Of burned-out love of me, and light new fires,
One thing remained for me–to let you go.
I had no wish to keep the empty frame
From which the priceless picture had been wrenched.
Nor do I blame you; it was not your fault:
You gave me all that most men can give–love
Of youth, of beauty, and of passion; and
I gave you full return; my womanhood
Matched well your manhood. Yet had you grown ill,
Or old, and unattractive from some cause
(Less close than was my service unto you),
I should have clung the tighter to you, dear;
And loved you, loved you, loved you more and more.

I grow so weary thinking of these things;
Day in, day out, and half the awful nights.



But One
The year has but one June, dear friend,
    The year has but one June;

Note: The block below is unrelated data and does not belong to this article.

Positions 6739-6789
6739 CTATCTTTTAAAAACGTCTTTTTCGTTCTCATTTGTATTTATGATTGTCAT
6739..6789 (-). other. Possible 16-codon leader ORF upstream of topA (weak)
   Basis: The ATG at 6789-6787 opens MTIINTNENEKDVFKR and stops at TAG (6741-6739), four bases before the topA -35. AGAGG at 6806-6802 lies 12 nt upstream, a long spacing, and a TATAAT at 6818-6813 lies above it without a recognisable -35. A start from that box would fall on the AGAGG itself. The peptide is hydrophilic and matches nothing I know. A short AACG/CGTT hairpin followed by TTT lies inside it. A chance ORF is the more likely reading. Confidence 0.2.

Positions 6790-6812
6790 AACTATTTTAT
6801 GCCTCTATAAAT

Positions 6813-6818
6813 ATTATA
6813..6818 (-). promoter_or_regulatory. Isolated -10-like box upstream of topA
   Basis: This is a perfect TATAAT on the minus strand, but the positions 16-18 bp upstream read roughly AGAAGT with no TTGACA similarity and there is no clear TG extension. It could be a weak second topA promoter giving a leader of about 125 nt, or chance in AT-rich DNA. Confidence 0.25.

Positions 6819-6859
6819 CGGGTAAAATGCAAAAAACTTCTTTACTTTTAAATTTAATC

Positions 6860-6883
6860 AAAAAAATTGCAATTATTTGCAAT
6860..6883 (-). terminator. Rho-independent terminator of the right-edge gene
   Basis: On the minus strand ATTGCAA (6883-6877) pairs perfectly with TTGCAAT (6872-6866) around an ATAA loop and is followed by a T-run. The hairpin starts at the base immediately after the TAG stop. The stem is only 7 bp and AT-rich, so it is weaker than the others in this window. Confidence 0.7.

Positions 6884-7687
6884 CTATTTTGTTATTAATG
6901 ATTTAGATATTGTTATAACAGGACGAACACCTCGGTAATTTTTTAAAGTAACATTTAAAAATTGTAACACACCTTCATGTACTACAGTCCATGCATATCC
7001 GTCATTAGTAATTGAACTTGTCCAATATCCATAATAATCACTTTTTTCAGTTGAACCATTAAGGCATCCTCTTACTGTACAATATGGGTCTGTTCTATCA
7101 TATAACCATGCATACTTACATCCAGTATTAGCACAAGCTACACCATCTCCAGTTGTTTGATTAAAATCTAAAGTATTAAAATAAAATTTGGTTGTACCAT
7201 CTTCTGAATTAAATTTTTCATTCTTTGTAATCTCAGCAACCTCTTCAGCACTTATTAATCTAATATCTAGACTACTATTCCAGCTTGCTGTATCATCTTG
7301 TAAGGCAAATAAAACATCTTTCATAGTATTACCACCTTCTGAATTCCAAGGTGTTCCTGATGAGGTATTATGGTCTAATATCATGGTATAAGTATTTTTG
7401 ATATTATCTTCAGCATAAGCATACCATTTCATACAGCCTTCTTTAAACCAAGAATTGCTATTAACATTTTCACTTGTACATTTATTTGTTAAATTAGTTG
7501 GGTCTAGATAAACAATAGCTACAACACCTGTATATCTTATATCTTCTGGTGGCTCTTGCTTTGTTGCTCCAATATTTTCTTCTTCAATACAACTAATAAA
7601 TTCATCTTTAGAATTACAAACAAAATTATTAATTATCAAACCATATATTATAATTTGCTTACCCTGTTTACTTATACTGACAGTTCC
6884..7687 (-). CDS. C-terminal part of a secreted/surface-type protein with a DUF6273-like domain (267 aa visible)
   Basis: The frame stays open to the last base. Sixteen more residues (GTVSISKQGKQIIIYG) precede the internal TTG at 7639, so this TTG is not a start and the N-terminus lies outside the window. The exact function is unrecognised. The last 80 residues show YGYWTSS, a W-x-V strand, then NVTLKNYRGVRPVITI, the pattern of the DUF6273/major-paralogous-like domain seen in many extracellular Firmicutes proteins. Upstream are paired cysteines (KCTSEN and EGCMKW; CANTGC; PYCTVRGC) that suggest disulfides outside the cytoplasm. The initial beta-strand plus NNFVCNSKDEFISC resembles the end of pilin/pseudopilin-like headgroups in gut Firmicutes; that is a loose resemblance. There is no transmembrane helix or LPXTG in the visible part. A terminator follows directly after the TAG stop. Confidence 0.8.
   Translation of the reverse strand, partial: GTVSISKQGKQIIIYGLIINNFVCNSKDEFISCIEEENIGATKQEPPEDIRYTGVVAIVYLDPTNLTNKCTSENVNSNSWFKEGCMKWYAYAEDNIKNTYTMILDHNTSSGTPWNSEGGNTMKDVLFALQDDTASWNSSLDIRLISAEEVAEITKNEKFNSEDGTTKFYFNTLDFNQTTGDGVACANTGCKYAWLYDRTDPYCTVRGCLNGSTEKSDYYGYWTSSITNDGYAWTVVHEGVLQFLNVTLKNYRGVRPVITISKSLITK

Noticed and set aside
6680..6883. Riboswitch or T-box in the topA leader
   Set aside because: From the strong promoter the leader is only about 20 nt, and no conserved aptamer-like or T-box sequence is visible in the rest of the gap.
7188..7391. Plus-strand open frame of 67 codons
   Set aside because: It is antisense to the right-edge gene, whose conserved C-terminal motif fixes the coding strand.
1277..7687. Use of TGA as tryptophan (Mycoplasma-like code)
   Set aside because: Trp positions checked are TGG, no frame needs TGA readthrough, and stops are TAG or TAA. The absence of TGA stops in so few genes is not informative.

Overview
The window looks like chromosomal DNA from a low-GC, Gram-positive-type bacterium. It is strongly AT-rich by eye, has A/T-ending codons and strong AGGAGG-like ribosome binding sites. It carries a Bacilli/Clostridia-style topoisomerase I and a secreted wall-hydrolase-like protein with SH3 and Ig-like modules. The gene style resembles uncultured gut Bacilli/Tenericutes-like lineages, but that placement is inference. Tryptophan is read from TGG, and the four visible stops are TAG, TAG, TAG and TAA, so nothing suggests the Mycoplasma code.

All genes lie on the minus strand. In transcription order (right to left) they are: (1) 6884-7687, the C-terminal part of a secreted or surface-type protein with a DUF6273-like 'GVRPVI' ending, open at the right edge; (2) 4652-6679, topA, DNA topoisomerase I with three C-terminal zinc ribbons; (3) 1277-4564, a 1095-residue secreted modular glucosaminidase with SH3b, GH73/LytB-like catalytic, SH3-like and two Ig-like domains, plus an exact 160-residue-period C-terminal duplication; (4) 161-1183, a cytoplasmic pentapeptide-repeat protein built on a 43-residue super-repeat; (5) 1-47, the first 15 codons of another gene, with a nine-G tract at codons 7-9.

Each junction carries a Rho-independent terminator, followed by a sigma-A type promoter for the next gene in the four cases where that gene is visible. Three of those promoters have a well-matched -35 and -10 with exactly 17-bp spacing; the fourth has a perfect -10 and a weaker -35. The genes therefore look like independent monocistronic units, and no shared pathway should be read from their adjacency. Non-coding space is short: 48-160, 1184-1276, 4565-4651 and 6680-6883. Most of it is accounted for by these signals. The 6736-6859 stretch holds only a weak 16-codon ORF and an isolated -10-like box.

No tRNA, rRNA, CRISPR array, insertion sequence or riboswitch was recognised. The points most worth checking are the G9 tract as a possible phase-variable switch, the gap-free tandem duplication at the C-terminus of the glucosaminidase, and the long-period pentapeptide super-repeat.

And when that perfect month doth end,
The robin’s song, though loud, though long
    Seems never quite in tune.

The rose, though still its blushing face
    By bee and bird is seen,
May yet have lost that subtle grace–
That nameless spell the winds know well–
    Which makes its gardens queen.

Life’s perfect June, love’s red, red rose,
    Have burned and bloomed for me.
Though still youth’s summer sunlight glows;
Though thou art kind, dear friend, I find
    I have no heart for thee.





The Dream-Town Show
There is an island in Slumber Sea
Where the drollest things are done,
And we will sail there if the winds are fair
Just after the set of the sun.
‘Tis the loveliest place in the whole wide world,
Or anyway, so it seems,
And the folks there play at the end of each day
In a curious show called Dreams.

We sail right into the evening skies,
And the very first thing we know,
We are there at the port and read for sport
Where the dream folks give their show.
And what do you think they did last night
When I crossed their harbor bars?